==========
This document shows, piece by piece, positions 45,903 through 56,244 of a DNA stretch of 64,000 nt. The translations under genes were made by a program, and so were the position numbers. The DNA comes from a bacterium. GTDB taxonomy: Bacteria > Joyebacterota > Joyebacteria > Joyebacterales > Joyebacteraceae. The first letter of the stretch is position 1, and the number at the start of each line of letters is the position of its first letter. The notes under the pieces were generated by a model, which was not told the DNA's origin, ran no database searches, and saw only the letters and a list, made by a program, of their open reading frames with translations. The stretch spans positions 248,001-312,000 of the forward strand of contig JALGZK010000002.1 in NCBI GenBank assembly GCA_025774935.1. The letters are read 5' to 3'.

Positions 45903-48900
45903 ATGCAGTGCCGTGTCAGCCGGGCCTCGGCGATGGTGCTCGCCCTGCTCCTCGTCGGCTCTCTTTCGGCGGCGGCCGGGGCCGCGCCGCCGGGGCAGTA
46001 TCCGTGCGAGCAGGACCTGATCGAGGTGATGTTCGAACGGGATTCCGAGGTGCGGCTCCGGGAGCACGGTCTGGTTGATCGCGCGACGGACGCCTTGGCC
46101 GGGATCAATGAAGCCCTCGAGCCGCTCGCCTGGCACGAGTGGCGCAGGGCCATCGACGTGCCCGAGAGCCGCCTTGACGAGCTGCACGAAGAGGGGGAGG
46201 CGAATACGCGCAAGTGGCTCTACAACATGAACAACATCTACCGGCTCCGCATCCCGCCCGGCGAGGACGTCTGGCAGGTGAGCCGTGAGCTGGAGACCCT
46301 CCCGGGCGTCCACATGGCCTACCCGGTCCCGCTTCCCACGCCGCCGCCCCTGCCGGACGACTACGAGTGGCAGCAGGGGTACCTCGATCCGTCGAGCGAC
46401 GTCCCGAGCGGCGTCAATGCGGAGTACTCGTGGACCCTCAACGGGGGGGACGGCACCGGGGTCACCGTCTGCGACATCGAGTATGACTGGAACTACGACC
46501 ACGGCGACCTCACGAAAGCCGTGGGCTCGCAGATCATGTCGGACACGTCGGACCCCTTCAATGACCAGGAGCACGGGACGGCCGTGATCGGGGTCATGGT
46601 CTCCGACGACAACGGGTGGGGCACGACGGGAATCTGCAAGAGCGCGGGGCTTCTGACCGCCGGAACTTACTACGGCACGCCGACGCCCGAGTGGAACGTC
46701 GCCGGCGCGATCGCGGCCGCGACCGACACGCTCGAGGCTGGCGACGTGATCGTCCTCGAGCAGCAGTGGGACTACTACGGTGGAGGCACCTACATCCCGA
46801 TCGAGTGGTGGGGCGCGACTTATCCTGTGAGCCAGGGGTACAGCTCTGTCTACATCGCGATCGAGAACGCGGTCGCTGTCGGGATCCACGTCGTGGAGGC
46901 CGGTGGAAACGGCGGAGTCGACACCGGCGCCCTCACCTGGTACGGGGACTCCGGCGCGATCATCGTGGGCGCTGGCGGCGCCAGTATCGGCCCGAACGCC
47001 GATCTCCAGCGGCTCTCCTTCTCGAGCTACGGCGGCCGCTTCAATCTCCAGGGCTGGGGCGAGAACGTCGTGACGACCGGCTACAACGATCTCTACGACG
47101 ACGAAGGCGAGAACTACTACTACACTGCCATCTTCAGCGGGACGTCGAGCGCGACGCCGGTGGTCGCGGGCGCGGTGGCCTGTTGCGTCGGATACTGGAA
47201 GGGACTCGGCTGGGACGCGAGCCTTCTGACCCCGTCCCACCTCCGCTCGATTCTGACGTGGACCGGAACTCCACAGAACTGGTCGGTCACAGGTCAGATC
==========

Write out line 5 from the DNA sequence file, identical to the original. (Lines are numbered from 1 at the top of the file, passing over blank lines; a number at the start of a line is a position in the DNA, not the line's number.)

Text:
46101 GGGATCAATGAAGCCCTCGAGCCGCTCGCCTGGCACGAGTGGCGCAGGGCCATCGACGTGCCCGAGAGCCGCCTTGACGAGCTGCACGAAGAGGGGGAGG